I'm also not a hater of reality TV - that's just part of the evolution of television. We watch some reality programming at our house. The kind of reality TV I don't like is the stuff that jumps hip-deep into the worse behavior of humanity. There's a lot of it that, at best, is just isn't positive.

LAist: Give us The Pitch, tell us why to watch "Rules of Engagement" at 8:30pm on Mondays.

Patrick Warburton: Right now you want to watch "Rules" because I feel, with my experience in television, that this is a show in a transition season, it has become so much more entertaining and watchable. [In earlier seasons] I can't say that I would have always highly recommended watching our show but right now it's a really good, solid half-hour of entertainment.

I mean, c'mon, do we really give a shit about people dancing? Could we really give a crap about that? Granted, watching Kate Gosselin try to dance is painful, but if that's what you really want to watch..... someone who is not that coordinated struggle.... if you want to sit there in that kind of discomfort and that's what you enjoy, then we can't compete with that. But if you want some laughs and enjoy some really relatable stuff that our writers come up with, and I tell you, half the time we don't know if it's art imitating life or life imitating art, then you should be watching "Rules".

Not to keep on Jon and Kate, but [my wife] Cathi and I already have four children, and do a pretty good job at parenting and if we were to adopt theirs it would be "Pat & Cathi Plus Twelve". I promise I wouldn't wear any Ed Hardy but I can't promise that my wife is any better of a dancer than Kate Gosselin. Probably not.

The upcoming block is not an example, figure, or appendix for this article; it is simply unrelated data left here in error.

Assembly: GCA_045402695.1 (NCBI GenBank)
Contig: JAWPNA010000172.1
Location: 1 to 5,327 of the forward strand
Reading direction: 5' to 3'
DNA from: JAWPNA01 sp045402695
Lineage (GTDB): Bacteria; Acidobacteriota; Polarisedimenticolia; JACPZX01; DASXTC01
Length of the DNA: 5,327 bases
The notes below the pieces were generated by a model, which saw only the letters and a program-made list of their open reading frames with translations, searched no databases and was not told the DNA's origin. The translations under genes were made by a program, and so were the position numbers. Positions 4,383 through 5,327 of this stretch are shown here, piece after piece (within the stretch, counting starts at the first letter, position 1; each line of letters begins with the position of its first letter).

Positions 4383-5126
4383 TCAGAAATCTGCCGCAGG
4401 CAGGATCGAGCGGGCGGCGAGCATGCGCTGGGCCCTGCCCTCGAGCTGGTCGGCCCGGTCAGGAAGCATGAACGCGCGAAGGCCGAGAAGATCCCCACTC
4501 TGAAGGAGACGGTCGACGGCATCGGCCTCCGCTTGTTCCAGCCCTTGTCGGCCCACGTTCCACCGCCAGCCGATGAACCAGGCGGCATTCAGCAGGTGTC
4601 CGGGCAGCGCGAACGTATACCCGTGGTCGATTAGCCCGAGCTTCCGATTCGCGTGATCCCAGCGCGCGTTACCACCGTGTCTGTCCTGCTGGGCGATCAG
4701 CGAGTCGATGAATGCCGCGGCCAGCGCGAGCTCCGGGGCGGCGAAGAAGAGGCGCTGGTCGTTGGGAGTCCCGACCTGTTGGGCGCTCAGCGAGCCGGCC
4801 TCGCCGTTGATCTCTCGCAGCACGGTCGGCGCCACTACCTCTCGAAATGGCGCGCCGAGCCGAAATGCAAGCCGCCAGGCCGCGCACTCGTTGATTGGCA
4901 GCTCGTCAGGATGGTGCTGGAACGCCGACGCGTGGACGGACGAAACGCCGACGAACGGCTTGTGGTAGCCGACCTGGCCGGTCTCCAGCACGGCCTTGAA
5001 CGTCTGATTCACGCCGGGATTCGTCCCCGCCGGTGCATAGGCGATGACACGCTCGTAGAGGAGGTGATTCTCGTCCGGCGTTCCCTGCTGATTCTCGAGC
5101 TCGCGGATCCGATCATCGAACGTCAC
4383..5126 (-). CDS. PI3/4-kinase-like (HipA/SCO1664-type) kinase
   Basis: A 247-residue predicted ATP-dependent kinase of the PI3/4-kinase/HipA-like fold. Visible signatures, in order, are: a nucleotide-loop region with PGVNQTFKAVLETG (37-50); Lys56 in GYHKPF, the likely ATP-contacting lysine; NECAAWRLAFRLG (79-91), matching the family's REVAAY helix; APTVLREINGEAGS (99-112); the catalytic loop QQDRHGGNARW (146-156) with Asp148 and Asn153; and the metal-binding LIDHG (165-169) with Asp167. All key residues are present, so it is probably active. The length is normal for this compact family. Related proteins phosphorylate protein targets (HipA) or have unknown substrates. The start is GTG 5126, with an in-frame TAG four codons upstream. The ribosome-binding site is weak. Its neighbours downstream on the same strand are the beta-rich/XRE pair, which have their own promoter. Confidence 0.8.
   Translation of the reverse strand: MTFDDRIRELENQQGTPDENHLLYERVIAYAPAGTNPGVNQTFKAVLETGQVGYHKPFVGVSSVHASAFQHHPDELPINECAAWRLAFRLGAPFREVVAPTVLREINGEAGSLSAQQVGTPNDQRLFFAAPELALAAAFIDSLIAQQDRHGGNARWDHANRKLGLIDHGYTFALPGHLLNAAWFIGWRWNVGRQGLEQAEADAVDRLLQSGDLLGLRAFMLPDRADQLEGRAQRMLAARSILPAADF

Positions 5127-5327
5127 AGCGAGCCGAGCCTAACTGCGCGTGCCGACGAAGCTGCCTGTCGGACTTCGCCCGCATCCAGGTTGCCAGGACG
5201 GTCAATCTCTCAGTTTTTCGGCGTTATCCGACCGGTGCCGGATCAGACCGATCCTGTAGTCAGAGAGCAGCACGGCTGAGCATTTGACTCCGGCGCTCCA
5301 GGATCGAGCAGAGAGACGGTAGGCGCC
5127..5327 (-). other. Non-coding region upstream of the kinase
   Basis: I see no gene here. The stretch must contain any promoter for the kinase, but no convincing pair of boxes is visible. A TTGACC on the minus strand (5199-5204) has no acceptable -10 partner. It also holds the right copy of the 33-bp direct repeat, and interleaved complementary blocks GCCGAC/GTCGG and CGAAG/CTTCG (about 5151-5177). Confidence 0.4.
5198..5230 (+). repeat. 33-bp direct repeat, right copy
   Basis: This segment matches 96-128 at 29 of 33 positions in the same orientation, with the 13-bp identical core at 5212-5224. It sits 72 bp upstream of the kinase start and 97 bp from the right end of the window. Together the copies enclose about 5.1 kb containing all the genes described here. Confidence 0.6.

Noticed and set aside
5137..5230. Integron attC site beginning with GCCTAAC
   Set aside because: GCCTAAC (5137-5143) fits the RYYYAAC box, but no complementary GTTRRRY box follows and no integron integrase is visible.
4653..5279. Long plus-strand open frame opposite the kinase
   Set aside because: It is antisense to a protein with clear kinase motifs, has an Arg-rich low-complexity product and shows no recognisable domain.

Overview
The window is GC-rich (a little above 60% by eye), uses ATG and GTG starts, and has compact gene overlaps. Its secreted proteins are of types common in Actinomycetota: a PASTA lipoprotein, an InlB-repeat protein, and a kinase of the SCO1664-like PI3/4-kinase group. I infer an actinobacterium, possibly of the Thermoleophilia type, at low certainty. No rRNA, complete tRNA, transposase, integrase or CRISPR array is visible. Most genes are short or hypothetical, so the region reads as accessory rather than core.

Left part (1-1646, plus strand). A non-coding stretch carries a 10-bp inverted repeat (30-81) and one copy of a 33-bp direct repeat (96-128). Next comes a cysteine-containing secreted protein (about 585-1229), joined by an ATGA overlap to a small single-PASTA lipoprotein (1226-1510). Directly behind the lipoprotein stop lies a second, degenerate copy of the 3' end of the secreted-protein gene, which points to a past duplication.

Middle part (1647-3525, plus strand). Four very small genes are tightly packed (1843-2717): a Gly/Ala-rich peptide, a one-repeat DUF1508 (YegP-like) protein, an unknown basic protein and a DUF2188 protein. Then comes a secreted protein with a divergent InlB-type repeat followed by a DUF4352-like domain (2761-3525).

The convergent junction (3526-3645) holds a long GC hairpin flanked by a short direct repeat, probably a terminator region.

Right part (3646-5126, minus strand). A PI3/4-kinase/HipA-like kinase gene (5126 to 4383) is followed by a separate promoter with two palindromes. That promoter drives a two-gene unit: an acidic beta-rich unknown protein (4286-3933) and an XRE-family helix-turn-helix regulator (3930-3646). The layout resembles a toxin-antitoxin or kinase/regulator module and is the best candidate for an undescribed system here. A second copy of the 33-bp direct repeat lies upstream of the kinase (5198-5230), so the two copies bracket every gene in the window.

LAist: I feel like I can get away without actually watching any of the reality stuff by just watching "The Soup" on Fridays.

Patrick Warburton: "The Soup" is awesome - we love "The Soup". My wife has a bit of a crush on Joel [McHale] who is a really cool guy - and I tell her, you know what, you are allowed to have your crush.

LAist: She would score major points with him if she got him a bottle of 30-year Macallan Scotch as he's a big fan of the Macallan.

Patrick Warburton: Now I like him even more! You've got to like a whiskey-drinkin' man who's also not one of the Hollywood dwarves. She's allowed to have her crushes - I've got mine: I've got a 1969 Dodge Charger, black, named Angelina after _that_ Angelina.

LAist: Tell us what else you've got going on.

Patrick Warburton: We finished production on "Rules" at the end of November. I just finished work on a little project with one of the Farrelly Brothers and Chris Mintz-Plasse [of Kick Ass and Superbad] which was a lot of fun, it's still in production and hasn't been titled yet, but it's great. I also did a family-type movie project for DVD, a sequel to Flicka. I feel like I might catch crap for this but I really liked the script and we live in a horse community so I figured it would be fun to take a month's shoot up in Canada and play a rancher, to help make something safe enough for my 14 nieces and nephews to enjoy.


"Rules of Engagement" airs on Mondays (Tonight) on CBS at 8:30pm.